Spring is in the air and adoptions are here!
Not Pictured: Parker, Pepper, Oden and Spot!!!
Featured Pet: Gorgeous Gordie
Welcome Miss Gordie… what a lovely, chestnut/golden pittie girl who was lucky enough to wander into the alley behind the home of a caring rescue volunteer. She quickly fit right in, jumping into the car, riding in a kennel, showing great house manners! She is friendly, trusting and a super cuddler. Gordie LOVES to play tug of war with rope toys and gladly places them in your lap to continue the game. She prefers the companionship of male dogs her size or would also be great in an ‘only dog’ household. She loves exercising and playing in a big backyard. Do you have one for her to romp in? Gordie has been spayed , microchipped, and vaccinated.. She is ready to go to her forever home. Her adoption fee of $175 helps with medical expenses of the rescue.
If you want to meet her, please fill out an on-line application at helpadogsmile.org and we will contact you so that you can meet them.
Education: Why spay/neuter???
Pets are homeless everywhere
In every community, in every state, there are homeless animals. In the U.S., there are an estimated 6-8 million homeless animals entering animal shelters every year. Barely half of these animals are adopted. Tragically, the rest are euthanized. These are healthy, sweet pets who would have made great companions.
The number of homeless animals varies by state—in some states there are as many as 300,000 homeless animals euthanized in animal shelters every year. These are not the offspring of homeless “street” animals—these are the puppies and kittens of cherished family pets and even purebreds.
Many people are surprised to learn that nationwide, more than 2.7 million healthy, adoptable cats and dogs are euthanized in shelters annually. Spay/neuter is the only permanent, 100 percent effective method of birth control for dogs and cats.
A USA Today (May 7, 2013) article cites that pets who live in the states with the highest rates of spaying/neutering also live the longest. According to the report, neutered male dogs live 18% longer than un-neutered male dogs and spayed female dogs live 23% longer than unspayed female dogs. The report goes on to add that in Mississippi, the lowest-ranking state for pet longevity, 44% of the dogs are not neutered or spayed.
Part of the reduced lifespan of unaltered pets can be attributed to their increased urge to roam, exposing them to fights with other animals, getting struck by cars, and other mishaps.
Another contributor to the increased longevity of altered pets involves the reduced risk of certain types of cancers. Unspayed female cats and dogs have a far greater chance of developing pyrometra (a fatal uterine infection), uterine cancer, and other cancers of the reproductive system.
Medical evidence indicates that females spayed before their first heat are typically healthier. (Many veterinarians now sterilize dogs and cats as young as eight weeks of age.)
Male pets who are neutered eliminate their chances of getting testicular cancer, and it is thought they they have lowered rates of prostate cancer, as well.
Getting your pets spayed/neutered will not change their fundamental personality, like their protective instinct. Read more spay/neuter myths »
Unneutered dogs are much more assertive and prone to urine-marking (lifting his leg) than neutered dogs. Although it is most often associated with male dogs, females may do it, too. Spaying or neutering your dog should reduce urine-marking and may stop it altogether.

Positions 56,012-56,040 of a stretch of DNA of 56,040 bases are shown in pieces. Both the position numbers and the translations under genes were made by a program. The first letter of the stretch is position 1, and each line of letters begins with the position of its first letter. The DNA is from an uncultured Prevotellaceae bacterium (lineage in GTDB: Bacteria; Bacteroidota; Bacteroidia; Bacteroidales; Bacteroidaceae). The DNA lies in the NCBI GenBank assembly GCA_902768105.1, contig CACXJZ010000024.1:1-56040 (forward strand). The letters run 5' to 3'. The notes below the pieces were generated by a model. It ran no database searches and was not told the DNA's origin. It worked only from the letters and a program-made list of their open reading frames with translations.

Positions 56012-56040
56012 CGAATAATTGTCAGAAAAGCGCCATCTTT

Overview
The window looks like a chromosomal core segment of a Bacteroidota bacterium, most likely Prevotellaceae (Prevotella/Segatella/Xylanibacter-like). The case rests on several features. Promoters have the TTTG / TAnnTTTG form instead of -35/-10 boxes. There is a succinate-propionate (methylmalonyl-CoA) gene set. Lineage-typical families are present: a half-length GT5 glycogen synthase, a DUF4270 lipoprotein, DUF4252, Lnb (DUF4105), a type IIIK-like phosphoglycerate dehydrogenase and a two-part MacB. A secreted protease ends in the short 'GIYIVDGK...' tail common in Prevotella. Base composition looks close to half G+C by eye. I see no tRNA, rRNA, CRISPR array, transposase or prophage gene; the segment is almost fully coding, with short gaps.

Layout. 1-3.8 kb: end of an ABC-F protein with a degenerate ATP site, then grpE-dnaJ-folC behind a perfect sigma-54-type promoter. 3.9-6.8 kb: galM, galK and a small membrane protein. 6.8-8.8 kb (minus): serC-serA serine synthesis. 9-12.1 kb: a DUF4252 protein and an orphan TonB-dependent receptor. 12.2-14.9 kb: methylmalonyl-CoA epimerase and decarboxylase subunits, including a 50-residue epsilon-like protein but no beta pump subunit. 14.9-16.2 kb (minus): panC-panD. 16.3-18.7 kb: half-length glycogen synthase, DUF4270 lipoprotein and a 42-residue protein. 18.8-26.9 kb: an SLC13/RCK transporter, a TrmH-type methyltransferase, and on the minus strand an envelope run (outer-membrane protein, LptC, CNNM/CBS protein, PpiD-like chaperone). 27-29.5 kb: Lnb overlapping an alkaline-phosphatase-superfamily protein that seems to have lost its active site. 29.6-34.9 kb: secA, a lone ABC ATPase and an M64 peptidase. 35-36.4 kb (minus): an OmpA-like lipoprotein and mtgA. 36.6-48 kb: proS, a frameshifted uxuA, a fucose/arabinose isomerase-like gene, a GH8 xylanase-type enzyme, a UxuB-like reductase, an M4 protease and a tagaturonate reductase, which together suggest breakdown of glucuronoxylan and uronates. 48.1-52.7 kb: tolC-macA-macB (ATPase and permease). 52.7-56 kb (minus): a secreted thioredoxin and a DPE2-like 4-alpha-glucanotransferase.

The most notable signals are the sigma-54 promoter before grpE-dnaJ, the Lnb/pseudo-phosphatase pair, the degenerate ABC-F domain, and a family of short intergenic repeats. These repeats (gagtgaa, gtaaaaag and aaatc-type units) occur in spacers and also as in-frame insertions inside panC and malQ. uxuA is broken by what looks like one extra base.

For cats, the urge to spray is extremely strong in an intact cat, and the simplest solution is toget yours neutered or spayed by 4 months of age before there’s even a problem. Neutering solves 90 percent of all marking issues, even in cats that have been doing it for a while. It can also minimize howling, the urge to roam, and fighitng with other males.
In both cats and dogs, the longer you wait, the greater the risk you run of the surgery not doing the trick because the behavior is so ingrained.
While getting your pets spayed/neutered can help curb undesirable behaviors, it will not change their fundamental personality, like their protective instinct.
When you factor in the long-term costs potentially incurred by a non-altered pet, the savings afforded by spay/neuter are clear (especially given the plethora of low-cost spay/neuter clincs).
Caring for a pet with reproductive system cancer or pyometra can easily run into the thousands of dollars—five to ten times as much as a routine spay surgery. Additionally, unaltered pets can be more destructive or high-strung around other dogs. Serious fighting is more common between unaltered pets of the same gender and can incur high veterinary costs.
Renewing your pet’s license can be more expensive, too. Many counties have spay/neuter laws that require pets to be sterilized, or require people with unaltered pets to pay higher license renewal fees.
Part of being conscientious about the pet overpopulation problem is to spay or neuter your pet rabbits, too. Rabbits reproduce faster than dogs or cats and often end up in shelters, where they must be euthanized. Neutering male rabbits can reduce hormone-driven behavior such as lunging, mounting, spraying, and boxing.
And just as with dogs and cats, spayed female rabbits are less likely to get ovarian, mammary, and uterine cancers, which can be prevalent in mature females.
Millions of pet deaths each year are a needless tragedy. By spaying and neutering your pet, you can be an important part of the solution. Contact your veterinarian today and be sure to let your family and friends know that they should do the same.